Medullary thyroid cancer overview

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Overview

Historical Perspective

Classification

Pathophysiology

Causes

Differentiating Medullary thyroid cancer from other Diseases

Epidemiology and Demographics

Risk Factors

Screening

Natural History, Complications and Prognosis

Diagnosis

Staging

History and Symptoms

Physical Examination

Laboratory Findings

CT

Echocardiography or Ultrasound

Other Imaging Findings

Other Diagnostic Studies

Treatment

Medical Therapy

Surgery

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Editor-In-Chief: C. Michael Gibson, M.S., M.D. [1]; Associate Editor(s)-in-Chief: Ammu Susheela, M.D. [2]

Overview

Medullary thyroid cancer was first discovered by John Beach Hazard, an American pathologist, in 1959.[1] Medullary thyroid cancer may be classified according to mode of occurrence into 2 groups: sporadic medullary thyroid cancer and inherited medullary thyroid cancer. Development of medullary thyroid cancer is the result of genetic mutation of RET proto-oncogene. On gross pathology, well circumscribed, gray, white, or yellow in color mass is a characteristic finding of medullary thyroid cancer. On microscopic histopathological analysis, polygonal to spindle to small cells, interstitial edema, and vascular hyalinized stroma are characteristic findings of medullary thyroid cancer. Medullary thyroid cancer is caused by a mutation in the RET proto-oncogene. If left untreated, patients with medullary thyroid cancer may progress to develop metastasis. Common complications of medullary thyroid cancer include vocal cord compression, dysphagia, and dyspnea. The presence of metastasis is associated with a particularly poor prognosis among patients with medullary thyroid cancer. The 5 year event free survival rate is 80%. The hallmark of medullary thyroid cancer is lump in the neck. A positive family history of medullary thyroid cancer or multiple endocrine neoplasia is suggestive of medullary thyroid cancer. The most common symptoms of medullary thyroid cancer include diarrhea, flushing, and dysphagia. Laboratory findings consistent with the diagnosis of medullary thyroid cancer include decreased thyroid stimulating hormone, elevated calcitonin, and decreased calcium. On biopsy, medullary thyroid cancer is characterized by trabecula, interstitial edema, and coarse calcifications. Surgery is the mainstay of treatment for medullary thyroid carcinoma.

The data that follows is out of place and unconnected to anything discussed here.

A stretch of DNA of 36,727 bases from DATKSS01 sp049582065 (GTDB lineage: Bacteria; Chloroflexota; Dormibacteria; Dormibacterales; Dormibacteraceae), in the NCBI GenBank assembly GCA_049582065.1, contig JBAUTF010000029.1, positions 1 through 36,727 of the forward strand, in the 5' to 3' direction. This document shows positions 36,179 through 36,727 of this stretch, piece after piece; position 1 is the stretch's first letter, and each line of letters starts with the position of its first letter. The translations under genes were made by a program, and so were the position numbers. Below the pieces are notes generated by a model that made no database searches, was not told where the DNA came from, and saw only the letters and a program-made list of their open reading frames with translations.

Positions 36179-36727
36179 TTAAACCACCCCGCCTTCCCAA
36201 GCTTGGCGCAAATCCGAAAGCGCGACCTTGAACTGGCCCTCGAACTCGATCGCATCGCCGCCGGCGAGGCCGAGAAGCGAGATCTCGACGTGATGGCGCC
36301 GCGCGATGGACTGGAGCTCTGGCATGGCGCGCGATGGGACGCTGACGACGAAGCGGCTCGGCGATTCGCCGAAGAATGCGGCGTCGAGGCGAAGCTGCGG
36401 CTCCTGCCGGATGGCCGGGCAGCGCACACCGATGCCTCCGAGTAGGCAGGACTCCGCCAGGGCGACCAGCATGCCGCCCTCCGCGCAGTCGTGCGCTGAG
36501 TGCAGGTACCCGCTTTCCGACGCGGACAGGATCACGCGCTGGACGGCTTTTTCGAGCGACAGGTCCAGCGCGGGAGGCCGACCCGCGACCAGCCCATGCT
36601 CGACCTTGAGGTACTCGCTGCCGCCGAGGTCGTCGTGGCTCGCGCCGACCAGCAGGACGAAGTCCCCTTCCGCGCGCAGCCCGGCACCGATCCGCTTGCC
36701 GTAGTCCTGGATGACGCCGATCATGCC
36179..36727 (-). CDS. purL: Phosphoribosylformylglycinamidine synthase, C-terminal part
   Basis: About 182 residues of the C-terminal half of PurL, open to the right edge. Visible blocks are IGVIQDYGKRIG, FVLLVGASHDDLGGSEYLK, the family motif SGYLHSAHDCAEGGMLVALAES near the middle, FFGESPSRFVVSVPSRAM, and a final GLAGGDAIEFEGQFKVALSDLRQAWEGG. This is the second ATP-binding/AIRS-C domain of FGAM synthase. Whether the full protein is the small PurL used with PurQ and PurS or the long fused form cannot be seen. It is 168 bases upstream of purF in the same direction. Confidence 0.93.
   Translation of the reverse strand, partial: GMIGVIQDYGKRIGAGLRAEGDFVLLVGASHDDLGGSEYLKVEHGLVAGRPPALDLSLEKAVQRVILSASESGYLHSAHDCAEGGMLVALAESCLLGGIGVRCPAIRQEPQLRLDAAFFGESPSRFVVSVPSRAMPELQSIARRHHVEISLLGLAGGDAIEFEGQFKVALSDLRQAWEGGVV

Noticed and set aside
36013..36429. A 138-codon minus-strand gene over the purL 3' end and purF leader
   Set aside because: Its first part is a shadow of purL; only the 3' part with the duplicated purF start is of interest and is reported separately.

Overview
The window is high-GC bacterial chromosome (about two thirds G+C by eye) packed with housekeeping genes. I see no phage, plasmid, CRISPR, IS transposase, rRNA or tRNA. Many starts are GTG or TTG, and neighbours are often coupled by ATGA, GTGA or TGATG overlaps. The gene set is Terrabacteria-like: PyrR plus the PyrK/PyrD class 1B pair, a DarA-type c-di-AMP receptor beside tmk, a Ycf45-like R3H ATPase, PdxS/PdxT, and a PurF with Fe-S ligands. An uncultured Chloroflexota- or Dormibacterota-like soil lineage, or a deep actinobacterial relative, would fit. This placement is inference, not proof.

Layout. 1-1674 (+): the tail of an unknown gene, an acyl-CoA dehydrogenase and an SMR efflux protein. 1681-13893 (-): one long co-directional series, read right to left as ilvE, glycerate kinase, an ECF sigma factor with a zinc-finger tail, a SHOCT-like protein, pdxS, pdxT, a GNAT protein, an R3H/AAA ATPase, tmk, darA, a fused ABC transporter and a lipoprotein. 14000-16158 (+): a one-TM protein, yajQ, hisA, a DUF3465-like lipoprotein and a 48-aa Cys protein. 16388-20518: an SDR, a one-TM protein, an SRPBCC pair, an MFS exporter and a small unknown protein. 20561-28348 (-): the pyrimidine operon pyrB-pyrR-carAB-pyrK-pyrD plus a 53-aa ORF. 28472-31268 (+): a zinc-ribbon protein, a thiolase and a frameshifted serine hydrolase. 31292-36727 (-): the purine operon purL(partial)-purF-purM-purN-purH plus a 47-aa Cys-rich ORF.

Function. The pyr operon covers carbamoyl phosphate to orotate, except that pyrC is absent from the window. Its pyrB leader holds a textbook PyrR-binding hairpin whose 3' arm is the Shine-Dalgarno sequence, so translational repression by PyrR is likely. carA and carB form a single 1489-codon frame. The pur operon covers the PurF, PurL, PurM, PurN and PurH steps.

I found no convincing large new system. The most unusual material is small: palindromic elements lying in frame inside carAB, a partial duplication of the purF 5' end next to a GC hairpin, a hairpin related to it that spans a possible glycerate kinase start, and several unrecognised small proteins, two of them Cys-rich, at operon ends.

Historical Perspective

Medullary thyroid cancer was first discovered by John Beach Hazard, an American pathologist, in 1959.[1]

Classification

Medullary thyroid cancer may be classified according to mode of occurrence into 2 groups: sporadic medullary thyroid cancer and inherited medullary thyroid cancer.

Pathophysiology

Development of medullary thyroid cancer is the result of genetic mutation of RET proto-oncogene. On gross pathology, well circumscribed, gray, white, or yellow color mass is a characteristic finding of medullary thyroid cancer. On microscopic histopathological analysis, polygonal to spindle to small cells, interstitial edema, and vascular hyalinized stroma are characteristic findings of medullary thyroid cancer.

Causes

Medullary thyroid cancer is caused by a mutation in the RET proto-oncogene.

Differential Diagnosis

Medullary thyroid cancer must be differentiated from anaplastic thyroid carcinoma, papillary thyroid carcinoma, and Hurthle cell carcinoma.

Epidemiology and Demographics